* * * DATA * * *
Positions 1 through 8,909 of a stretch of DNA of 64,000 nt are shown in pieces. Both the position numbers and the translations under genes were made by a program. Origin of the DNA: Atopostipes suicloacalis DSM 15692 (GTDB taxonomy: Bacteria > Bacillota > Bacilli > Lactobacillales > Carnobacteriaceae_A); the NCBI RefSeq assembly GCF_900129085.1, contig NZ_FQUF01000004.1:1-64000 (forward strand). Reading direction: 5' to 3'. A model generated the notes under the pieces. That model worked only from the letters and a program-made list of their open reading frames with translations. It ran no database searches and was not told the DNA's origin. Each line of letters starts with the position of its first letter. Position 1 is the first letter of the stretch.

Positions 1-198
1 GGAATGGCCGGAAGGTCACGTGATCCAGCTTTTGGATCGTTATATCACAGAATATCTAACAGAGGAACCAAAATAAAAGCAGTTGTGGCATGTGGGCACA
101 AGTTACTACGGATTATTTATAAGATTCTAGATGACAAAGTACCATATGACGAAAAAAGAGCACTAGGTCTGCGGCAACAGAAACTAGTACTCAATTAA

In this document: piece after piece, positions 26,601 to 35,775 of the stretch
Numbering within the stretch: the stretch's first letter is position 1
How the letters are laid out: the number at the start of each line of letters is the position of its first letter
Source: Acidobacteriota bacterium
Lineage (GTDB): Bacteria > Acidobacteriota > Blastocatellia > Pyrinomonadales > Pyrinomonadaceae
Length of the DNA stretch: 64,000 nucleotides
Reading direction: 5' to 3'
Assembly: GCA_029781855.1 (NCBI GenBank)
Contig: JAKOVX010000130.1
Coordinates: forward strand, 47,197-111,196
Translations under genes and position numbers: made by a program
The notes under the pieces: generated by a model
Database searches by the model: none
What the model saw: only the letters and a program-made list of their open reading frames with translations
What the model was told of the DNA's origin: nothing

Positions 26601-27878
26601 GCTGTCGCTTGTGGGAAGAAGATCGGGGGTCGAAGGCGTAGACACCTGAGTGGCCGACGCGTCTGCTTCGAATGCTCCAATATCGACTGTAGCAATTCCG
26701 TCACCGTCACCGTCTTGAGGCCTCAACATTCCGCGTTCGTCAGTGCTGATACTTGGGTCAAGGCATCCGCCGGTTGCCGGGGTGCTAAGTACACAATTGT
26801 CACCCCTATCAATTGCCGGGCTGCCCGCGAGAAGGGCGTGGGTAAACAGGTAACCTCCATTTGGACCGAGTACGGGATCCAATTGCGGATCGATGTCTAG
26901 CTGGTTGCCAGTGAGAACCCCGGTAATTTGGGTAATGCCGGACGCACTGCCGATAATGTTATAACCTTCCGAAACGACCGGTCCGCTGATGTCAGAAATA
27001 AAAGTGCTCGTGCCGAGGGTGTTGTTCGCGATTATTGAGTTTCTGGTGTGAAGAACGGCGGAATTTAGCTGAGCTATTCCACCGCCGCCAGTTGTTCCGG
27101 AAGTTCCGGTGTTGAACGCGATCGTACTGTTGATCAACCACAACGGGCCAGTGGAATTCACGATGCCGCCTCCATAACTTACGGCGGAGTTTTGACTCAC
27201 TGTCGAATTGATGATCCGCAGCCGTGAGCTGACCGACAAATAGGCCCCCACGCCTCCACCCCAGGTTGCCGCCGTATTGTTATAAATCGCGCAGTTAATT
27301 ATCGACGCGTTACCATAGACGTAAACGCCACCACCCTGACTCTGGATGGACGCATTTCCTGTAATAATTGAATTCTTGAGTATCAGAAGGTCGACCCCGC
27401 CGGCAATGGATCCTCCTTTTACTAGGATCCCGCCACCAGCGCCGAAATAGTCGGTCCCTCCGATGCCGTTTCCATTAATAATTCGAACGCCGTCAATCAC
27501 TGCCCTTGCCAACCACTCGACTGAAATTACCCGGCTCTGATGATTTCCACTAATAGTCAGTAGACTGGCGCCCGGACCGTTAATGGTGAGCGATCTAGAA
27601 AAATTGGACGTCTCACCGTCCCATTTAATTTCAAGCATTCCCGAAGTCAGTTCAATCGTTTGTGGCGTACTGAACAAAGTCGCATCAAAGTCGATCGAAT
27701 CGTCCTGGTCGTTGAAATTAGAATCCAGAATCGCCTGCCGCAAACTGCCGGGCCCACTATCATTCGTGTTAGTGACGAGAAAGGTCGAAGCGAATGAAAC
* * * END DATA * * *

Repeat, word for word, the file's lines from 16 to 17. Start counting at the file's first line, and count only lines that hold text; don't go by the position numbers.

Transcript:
The notes under the pieces: generated by a model
Database searches by the model: none